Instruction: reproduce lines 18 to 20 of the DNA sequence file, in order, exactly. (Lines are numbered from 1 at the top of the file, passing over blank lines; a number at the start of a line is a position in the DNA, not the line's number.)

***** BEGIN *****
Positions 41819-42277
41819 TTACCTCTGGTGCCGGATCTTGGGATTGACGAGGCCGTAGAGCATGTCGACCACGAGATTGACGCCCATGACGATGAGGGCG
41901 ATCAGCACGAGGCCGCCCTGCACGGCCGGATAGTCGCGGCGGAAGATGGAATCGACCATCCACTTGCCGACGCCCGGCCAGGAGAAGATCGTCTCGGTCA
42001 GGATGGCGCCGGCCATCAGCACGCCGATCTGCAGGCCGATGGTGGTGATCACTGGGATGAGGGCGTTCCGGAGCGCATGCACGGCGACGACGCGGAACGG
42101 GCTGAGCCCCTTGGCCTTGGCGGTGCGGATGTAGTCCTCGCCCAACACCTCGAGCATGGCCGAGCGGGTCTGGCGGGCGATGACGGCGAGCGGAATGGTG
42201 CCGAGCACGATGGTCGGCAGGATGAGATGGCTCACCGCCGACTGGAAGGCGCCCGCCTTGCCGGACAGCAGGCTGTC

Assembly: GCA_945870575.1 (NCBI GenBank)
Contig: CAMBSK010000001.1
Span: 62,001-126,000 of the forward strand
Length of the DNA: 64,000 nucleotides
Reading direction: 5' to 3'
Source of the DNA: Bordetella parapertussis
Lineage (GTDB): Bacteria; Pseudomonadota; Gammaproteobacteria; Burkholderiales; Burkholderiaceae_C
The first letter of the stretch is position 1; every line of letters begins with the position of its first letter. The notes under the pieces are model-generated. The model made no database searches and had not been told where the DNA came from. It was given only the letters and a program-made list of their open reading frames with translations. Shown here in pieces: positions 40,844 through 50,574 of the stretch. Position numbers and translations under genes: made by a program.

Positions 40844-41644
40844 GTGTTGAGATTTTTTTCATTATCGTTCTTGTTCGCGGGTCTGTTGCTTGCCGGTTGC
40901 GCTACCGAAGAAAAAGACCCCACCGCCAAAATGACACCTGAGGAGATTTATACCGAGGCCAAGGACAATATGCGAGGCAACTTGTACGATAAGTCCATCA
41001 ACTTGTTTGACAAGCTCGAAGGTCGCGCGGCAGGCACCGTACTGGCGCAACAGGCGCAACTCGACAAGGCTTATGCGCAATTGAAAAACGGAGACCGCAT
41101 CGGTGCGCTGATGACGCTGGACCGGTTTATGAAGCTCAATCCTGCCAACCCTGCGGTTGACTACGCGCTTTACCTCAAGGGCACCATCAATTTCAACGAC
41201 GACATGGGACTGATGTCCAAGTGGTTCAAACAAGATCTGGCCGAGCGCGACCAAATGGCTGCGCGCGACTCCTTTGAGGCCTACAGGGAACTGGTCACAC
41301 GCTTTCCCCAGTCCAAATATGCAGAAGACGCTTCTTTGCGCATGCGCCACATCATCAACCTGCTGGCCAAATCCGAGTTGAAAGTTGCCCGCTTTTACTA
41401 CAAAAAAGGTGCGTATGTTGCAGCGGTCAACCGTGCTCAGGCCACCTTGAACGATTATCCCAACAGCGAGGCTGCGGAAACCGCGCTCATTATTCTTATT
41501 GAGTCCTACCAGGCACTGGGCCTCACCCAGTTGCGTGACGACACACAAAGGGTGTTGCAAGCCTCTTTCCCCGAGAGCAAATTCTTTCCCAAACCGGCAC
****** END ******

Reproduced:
41001 ACTTGTTTGACAAGCTCGAAGGTCGCGCGGCAGGCACCGTACTGGCGCAACAGGCGCAACTCGACAAGGCTTATGCGCAATTGAAAAACGGAGACCGCAT
41101 CGGTGCGCTGATGACGCTGGACCGGTTTATGAAGCTCAATCCTGCCAACCCTGCGGTTGACTACGCGCTTTACCTCAAGGGCACCATCAATTTCAACGAC
41201 GACATGGGACTGATGTCCAAGTGGTTCAAACAAGATCTGGCCGAGCGCGACCAAATGGCTGCGCGCGACTCCTTTGAGGCCTACAGGGAACTGGTCACAC